Client: Microsoft – Microsoft Partner Network
Project summary: This project consisted of a reimagining of their existing experience, which was split between two platforms – the Partner Network portal site and an LMS called “Partner University.” The disjointed experience had room for improvement, and that’s where we came in.
Microsoft team: Partner Learning & Development
Duration: 4 weeks (August 2018)
My roles: UX Lead
The Journey to Enhanced Learning
These days, consumers have high standards for UX and prefer streamlined, delightful experiences. The following are exploration concepts of what a new learning experience could look like for Microsoft partners.
I analyzed the existing experience as well as other sites on and off Microsoft ecosystem. Below are examples from that exercise.
Across all of the sites analyzed, there were industry patterns for design language and nomenclature. The graphic below shows both industry and existing patterns for content structure/hierarchy and naming conventions.
Here is a sample flow starting from the Partner Network website navigation and ending in the off-platform learning site.
Analysis Findings Summary
During the analysis process, I used the same 6 analysis criteria areas and found the results shown below. These insights influenced the UX strategy and approach.
Using actual training content from the Surface Reseller Alliance group as the model for the content structure of the design, as well as not being constricted to an off-platform site, we can see how the experience becomes unified and follows industry e-learning/training patterns.
A learning journey is the highest, parent level page in the content structure. They contain a collection of Learning Paths. Journeys can be thought of as the actual achievement you receive upon completion. Taking the example to the left, once this particular journey is complete they will achieve the Surface Seller Certification from Surface Academy.
A vertical timeline is used to display the Learning Paths. A full hero treatment makes the page feel “top level” / highest in the hierarchy and separates it aesthetically from the pages beneath it.
Since 80% of the sales users are “on-the-go”, sharing and favoriting was included for easy ways to save for later.
Paths are the next level down in the hierarchy. Paths contains a collection of courses. A vertical timeline is used to display the courses, a familiar pattern in this design space. This page acts as an overview; an additional tap takes partners to a course detail page.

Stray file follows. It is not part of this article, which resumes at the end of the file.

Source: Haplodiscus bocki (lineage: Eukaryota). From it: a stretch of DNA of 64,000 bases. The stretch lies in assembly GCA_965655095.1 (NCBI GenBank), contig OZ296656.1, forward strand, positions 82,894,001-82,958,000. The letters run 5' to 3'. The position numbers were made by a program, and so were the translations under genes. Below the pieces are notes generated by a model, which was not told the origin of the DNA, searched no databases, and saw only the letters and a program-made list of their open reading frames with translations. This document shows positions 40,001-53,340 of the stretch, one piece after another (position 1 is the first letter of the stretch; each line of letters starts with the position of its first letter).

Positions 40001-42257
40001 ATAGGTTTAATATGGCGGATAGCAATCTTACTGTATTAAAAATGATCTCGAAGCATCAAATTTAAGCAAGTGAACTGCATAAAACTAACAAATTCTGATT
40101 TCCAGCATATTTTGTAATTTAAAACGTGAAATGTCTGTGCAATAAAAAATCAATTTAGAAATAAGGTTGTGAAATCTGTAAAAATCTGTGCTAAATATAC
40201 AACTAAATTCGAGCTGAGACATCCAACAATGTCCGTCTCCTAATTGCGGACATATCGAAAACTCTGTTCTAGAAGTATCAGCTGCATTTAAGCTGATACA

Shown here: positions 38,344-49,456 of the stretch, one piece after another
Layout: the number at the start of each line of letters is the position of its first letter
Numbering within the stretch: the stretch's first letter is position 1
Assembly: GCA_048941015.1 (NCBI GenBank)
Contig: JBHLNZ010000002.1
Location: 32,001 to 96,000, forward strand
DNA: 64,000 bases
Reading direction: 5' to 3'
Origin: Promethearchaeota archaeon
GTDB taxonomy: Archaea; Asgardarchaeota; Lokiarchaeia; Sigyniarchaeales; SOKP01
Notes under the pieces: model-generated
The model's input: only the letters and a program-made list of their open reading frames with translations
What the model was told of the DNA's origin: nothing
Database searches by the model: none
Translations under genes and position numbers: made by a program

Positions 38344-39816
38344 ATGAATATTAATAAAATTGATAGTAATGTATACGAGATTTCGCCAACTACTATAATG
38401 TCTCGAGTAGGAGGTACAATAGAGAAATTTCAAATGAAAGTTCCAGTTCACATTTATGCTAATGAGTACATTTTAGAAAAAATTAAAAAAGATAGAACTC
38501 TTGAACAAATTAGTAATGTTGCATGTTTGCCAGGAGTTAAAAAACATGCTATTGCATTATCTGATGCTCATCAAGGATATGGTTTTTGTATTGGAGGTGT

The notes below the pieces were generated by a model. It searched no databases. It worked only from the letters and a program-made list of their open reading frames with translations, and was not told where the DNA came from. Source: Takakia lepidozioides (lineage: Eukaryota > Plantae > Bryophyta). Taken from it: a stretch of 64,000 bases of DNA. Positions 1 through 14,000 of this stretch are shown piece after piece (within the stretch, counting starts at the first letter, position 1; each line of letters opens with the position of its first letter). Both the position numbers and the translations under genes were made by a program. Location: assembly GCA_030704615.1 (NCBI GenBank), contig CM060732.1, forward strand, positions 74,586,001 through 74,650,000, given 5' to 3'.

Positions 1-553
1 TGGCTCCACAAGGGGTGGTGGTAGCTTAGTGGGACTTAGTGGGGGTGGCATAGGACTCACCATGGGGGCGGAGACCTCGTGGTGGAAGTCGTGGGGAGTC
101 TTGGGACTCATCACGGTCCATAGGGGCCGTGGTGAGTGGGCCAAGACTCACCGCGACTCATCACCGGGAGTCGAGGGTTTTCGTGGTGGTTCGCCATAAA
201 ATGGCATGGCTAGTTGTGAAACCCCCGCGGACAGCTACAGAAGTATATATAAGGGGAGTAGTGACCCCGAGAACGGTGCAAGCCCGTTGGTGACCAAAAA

Courses have chapters, with each chapter containing multiple steps that have activities for the partner to do, whether that’s watch a video or download a PowerPoint deck.
In the example shown, the partner is on Chapter 3 “Meet Surface Book 2” and is currently in progress on Step 2 of 3, with Step 1 being Complete and Step 3 being Incomplete.
A timeline is used again to display the chapters as side tabs. When a chapter is selected, the panel on the right displays all steps and their activities (assets) within that selected chapter. This scalable design allows for multiple chapters, steps and assets.
The other tabs include helpful content for partners where they can get more information about the course and even check out what others in the Microsoft Partner Community are saying about it (“Community” tab).
This is a zone diagram showing early concepting for areas of a learning dashboard page, where partners would go to manage all of their training as well as see suggested content based on previous activity.
Below shows a full flow, from the navigation all the way to the end node Course page. As we can see, the context of sites doesn’t change and the flow is more intuitive.
These designs never made it to production due to timing and resource constraints, but the client was very excited to see what a future could look like and what it would take to get there. As of September 2020, these designs have not yet been implemented.
Key Learnings / Challenges
A key learning for me was how to create a learning management system that can be scalable and used for any Microsoft team’s content, which was a challenge in itself! This forced me to think in a product designer’s sense, as it is merely a template or a shell that content plugs into dynamically.